Well, we’d noticed that a particular spot in a hedge was being visited regularly some weeks back, and guessed that there might be a nest in there. Then one day last week, two juvenile mockingbirds emerged, practicing their flying! I knew immediately what they were since they have the same markings, but their feathers still have those fluffy/downy clumpiness in places, and of course they were not nearly as acrobatic as their adult counterparts. They hung out on […] Click to continue reading this post
On Friday the Los Angeles Institute for the Humanities went on another field trip. This time we went to the Natural History Museum. (Click the image for a larger panorama from one of the dinosaur halls.) If you’ve not been there for a while, this is not the museum you remember. It has been transformed, under the leadership of Jane Pisano (President and Director of the Museum, who gave us a splendid talk over lunch), adding several new spaces, a special garden, and new foci in its programming (such as special displays and research programs highlighting urban ecosystems – featuring coyotes, rats, squirrels, possums, Cooper’s hawks, doves, skunks, parrots, etc., (basically my back garden on a typical day, as you know from this blog), along with snakes, bedbugs, termites… The Nature all around us in the city of Los Angeles – fascinating actually.)
We had a tour of some of the spaces, breaking up into two groups (there were around 40 of us) and taking turns on two mini-tours (as we did for the Clark Library in December), one looking at the new dinosaur halls, the other the space dedicated to the urban environments I mentioned above. We learned a lot from our guides about what’s going on in the forefront of research in both […] Click to continue reading this post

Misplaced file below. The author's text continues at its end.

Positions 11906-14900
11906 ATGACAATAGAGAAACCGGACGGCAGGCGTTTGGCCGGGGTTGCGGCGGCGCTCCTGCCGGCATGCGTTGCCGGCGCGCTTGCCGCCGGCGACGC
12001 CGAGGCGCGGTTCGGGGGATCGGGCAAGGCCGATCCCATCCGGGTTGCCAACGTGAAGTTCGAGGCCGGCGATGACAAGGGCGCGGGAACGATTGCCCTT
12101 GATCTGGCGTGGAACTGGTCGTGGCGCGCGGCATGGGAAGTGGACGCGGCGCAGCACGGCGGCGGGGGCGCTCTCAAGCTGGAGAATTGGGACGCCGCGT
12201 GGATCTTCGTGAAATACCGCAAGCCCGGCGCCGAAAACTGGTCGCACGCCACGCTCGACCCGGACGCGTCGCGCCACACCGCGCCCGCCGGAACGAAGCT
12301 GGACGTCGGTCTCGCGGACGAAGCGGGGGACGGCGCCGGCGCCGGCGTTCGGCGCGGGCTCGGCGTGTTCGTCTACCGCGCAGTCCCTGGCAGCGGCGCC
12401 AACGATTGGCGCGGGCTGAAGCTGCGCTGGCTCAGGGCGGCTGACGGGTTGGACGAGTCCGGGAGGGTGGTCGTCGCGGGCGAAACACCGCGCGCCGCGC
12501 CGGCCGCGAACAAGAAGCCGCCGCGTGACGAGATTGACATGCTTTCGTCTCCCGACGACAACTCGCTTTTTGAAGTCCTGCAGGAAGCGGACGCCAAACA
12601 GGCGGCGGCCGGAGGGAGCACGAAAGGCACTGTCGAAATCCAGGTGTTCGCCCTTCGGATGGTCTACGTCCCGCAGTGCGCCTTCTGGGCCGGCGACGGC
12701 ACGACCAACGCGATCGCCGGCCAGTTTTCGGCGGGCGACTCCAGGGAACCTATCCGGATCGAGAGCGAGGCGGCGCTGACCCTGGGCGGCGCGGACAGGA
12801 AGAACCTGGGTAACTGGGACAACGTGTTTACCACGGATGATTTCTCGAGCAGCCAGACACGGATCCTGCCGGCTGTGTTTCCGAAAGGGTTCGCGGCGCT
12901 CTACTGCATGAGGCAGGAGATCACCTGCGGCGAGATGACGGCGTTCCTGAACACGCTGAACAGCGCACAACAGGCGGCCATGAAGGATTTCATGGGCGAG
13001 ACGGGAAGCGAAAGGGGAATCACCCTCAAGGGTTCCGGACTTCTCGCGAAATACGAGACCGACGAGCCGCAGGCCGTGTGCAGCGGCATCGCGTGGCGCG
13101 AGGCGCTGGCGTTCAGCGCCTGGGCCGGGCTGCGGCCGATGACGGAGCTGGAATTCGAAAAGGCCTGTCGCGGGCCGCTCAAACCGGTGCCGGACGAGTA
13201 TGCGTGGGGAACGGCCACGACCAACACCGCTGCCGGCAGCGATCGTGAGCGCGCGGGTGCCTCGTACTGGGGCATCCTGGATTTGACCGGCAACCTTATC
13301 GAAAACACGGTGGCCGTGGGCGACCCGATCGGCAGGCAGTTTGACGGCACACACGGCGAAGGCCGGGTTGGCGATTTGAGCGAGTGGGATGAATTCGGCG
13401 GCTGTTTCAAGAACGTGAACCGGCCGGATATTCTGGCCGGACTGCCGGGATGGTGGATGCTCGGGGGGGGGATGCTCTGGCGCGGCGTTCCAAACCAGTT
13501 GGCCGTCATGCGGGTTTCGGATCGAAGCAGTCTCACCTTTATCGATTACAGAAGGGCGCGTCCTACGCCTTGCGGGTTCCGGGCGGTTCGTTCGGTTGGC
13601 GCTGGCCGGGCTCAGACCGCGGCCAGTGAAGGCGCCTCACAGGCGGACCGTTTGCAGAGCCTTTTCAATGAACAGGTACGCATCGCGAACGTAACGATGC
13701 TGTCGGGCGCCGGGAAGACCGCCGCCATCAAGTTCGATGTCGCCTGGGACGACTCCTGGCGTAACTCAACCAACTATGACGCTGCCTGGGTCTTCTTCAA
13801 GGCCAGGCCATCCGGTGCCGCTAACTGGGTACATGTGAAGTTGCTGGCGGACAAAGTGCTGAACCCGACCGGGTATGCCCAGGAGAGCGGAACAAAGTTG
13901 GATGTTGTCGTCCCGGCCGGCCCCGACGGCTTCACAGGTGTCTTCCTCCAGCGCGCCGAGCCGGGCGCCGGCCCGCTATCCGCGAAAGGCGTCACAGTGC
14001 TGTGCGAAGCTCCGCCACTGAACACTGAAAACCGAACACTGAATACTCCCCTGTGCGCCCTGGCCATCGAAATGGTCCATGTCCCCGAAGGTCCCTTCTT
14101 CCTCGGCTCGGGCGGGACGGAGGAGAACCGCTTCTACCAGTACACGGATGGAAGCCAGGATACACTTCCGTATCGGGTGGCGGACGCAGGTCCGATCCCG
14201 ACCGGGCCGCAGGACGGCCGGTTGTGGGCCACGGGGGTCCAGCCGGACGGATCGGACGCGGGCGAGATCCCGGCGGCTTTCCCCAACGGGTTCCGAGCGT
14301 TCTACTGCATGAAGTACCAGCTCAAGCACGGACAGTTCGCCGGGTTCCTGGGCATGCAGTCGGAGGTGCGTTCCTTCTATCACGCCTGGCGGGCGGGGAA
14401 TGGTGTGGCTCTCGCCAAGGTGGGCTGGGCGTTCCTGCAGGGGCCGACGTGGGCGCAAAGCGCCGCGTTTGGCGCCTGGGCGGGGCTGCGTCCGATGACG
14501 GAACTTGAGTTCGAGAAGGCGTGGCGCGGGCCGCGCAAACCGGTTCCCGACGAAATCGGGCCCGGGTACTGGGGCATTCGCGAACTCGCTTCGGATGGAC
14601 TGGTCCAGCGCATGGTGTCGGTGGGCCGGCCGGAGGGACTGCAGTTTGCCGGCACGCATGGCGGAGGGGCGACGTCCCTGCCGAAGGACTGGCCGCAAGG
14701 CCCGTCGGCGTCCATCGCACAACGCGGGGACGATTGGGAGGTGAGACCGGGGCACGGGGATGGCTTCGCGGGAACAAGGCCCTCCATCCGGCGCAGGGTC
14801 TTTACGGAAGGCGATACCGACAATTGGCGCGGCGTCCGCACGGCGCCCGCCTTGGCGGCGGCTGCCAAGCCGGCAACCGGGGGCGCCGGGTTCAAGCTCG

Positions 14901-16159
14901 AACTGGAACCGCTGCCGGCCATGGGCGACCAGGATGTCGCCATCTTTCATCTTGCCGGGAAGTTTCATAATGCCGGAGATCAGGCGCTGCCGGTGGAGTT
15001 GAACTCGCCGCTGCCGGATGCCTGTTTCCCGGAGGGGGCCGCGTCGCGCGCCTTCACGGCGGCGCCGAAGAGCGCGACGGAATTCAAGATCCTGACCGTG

The Nobel Prize in Physics this year is to Isamu Akasaki, Hiroshi Amano, and Shuji Nakamura, for the blue LED. Seems like a small thing, but it is hugely important for a lot of reasons, not the least of which is the issue of producing energy efficient light sources for everyday use. We’re all benefitting from this recent discovery (how to actually make them!) already.
See the Nobel Press release here, and Congratulations to the winners!
-cvj Click to continue reading this post
There is a CicLAvia tomorrow*! I’m out of town right now (see next post) but I hope to make it back in time to enable me to go along at least for a little while. It looks like a fun route (see snap of map to left; click to enlarge), although it will be quite hot, so if you go, take it easy. The website is here, and you can find more information (like the 9-4 time) and so forth.
*Search the blog on that term clicking here to learn more. Click to continue reading this post
Some rather exciting looking rainclouds, and a strong wind! Will we get some decent rain? Something like a biblical downpour, as promised by these clouds?
[Later:] A few spits of rain, but really nothing. Then back to sunshine again, disappointingly. We need some rain here in Los Angeles! Desperately.
To make the point more clearly, have a look at the site Climatestations.com for data on how we’re doing for rain as compared to the seasonal average. It is very disturbing.